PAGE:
Yet, apart from some minor detail differences in upholstery, which I think looks much classier in the Fiat than the Mazda, there are other technological and instrumentation carry-overs that will be of little consequence to most owners of either marque. As it happens, if any bits were to be shared, at least they are the best ones. It needs to be stated that the cockpit is not exactly tall-person-friendly. The Mazda never has been and the Fiat 124 Spider is certainly not. As long as you are shorter than six feet two inches, the driving position is perfect, with plenty of leg, foot, knee, hip and shoulder space, even though the high quality canvas top might upset your barnet. The range of seat and steering column adjustability, while not extensive, is adequate. In fact, with the top raised, simply by reaching over your left shoulder to grab the handle that latches over-centre on the screen rail, an operation that takes around two seconds to achieve and, thus, needs no electric operation, cabin refinement is surprisingly good.


As mentioned earlier, Fiat’s nostalgia kick allowed it to delve not so deeply into its past, well, fifty years anyway, to produce an updated bodywork version of the original 124 Spider. All of the 1960s’ cues are evident, from the power humps on the bonnet to the downward kink of the boot’s trailing edge. Even the radiator shell reflects the styling of the original, as does the headlamp signature. It is a very attractive machine, possessing enough classical elements to distance it further from its increasingly Oriental sidekick.

Driving it is immensely pleasurable. The fairly small capacity engine delivers a handsome wallop, which results in a top speed of 134mph and covering the 0-60mph acceleration benchmark in a smidgen over 7.0 seconds, not that wind-through-the-hair is particularly revitalising at its maximum velocity. Driven with caution, its Official Combined fuel return of 44.1mpg could be within reach, although the best I attained on some of Cheshire’s most demanding back-doubles was closer to 32mpg. It emits 148g/km of CO2, which equates to a £145 VED fee annually.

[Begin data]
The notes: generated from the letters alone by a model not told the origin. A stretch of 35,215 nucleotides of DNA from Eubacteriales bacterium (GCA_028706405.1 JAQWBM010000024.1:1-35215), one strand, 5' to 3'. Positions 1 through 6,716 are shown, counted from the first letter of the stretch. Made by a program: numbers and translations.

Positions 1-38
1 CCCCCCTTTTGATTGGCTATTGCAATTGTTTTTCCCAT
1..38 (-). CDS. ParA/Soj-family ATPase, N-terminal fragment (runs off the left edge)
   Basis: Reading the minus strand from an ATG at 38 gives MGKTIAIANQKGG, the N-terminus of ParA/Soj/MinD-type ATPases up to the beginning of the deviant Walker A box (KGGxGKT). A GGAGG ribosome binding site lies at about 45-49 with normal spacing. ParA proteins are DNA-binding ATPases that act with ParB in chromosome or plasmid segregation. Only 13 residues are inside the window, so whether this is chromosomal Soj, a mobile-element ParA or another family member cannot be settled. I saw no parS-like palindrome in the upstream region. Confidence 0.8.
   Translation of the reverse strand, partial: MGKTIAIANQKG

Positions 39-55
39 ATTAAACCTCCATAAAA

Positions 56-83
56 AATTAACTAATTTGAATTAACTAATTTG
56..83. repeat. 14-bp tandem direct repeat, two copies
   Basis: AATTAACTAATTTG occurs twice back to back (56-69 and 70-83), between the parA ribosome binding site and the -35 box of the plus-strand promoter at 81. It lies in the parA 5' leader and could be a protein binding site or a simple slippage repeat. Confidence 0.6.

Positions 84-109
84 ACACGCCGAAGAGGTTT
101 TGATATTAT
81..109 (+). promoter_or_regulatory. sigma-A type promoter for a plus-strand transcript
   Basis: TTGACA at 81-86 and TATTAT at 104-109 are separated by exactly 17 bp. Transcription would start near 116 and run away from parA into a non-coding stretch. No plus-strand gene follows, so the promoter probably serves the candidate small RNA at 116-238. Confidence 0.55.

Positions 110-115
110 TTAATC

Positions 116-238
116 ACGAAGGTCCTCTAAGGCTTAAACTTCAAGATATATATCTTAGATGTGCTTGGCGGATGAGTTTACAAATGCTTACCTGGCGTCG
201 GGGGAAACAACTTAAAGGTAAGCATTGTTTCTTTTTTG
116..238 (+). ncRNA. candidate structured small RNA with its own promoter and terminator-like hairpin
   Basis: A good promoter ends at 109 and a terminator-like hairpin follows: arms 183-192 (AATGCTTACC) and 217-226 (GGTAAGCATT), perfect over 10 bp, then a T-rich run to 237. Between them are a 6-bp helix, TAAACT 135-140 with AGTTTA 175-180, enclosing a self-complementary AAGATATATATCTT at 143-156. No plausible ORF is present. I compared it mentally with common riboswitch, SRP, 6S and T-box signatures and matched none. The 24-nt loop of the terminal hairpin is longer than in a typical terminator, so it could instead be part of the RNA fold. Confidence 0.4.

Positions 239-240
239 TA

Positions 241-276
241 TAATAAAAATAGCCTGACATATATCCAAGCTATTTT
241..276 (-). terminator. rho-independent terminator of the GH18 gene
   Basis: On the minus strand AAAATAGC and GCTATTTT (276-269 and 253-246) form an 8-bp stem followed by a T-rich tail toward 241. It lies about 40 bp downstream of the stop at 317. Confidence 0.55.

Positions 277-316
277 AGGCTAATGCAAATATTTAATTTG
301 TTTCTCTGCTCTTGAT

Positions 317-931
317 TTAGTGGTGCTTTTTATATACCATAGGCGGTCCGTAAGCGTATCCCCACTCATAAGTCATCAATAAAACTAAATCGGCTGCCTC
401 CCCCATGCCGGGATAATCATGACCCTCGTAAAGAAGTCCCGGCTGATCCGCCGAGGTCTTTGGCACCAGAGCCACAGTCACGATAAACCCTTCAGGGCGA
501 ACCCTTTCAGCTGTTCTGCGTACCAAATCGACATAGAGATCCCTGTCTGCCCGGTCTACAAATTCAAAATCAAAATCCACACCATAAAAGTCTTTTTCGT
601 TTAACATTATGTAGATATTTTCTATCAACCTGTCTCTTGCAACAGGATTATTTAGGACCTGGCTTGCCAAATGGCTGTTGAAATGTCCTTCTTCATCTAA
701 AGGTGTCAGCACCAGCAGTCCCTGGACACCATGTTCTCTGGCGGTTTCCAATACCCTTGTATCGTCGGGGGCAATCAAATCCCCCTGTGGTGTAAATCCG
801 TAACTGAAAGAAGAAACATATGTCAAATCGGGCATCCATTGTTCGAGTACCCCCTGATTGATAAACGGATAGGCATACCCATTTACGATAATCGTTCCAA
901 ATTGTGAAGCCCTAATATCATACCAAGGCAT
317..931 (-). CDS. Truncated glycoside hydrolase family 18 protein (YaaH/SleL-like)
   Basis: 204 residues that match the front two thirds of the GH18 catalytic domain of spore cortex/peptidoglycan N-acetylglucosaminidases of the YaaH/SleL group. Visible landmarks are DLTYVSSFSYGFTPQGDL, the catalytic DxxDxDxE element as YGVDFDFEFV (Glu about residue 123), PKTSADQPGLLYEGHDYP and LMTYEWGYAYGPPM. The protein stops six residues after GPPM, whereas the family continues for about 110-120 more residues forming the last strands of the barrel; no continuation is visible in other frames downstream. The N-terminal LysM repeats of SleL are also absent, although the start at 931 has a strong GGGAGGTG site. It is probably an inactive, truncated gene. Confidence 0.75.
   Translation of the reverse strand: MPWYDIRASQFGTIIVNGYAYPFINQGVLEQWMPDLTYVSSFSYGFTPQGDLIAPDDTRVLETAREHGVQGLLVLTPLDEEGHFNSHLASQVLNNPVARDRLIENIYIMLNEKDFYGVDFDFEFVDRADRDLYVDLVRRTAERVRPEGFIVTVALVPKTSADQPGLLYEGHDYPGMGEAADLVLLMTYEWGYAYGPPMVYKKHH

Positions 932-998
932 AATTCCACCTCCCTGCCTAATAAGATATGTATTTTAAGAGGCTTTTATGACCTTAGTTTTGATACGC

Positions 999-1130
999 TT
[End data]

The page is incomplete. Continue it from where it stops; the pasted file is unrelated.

Its ride quality is firm but surprisingly supple, and proves capable of absorbing most road surface imperfections with aplomb, although sharper-edged holes can jounce the Spider quite suddenly from its chosen path. Fortunately, the standard stability control ensures that it regains its intended track almost immediately. Opt for the 17-inch alloy wheels (16s are standard) and the 205/45 profile tyres will add to road noise intrusion. The all-round disc brakes provide assured stopping power, and the flick-knife gearshift is an utter delight to operate, being both short in travel and capable of shifting ratios as fast as the driver can synchronise hand and foot motions.

There are three trim levels available: Classica, Lusso and Lusso Plus. The differences between them are actually minimal (air-con standard; climate control otherwise) but tailored to budget. Prices start at £19,545, rising to £22,295 and £23,295 respectively. The options list is small and will not add too much to the invoice, although a racier Abarth version (talked about and available in Fiat’s domestic market) is sure to attract a significantly higher price tag to accompany a promised 200bhp, which will test the integrity of the platform to fresh extremes.


Fiat has been very smart with its choices. The 124 Spider carries a premium of between £400 and £1,050 over the MX5, which I feel is justified, as the Spider simply feels so much classier than its Japanese progenitor. I believe that the elegant appearance will have a most positive effect on the consumer and, while the 124 might never reach the well-over one million sales of the Mazda, it will provide a healthy shot of extra business to a car firm that is recovering most satisfactorily from its GM misdemeanours of well over a decade ago.

Our man behind the wheel…

spiderIain P W Robertson has been a fixture of the British and international motoring scene for more than forty years. He is also an exponent of the travel scene and understands driving holidays only too well. Always opinionated but frequently balanced in his views, he is open to receiving enquiries from readers and he will respond. Iain is over 50, likes dogs and drives a Skoda, out of choice.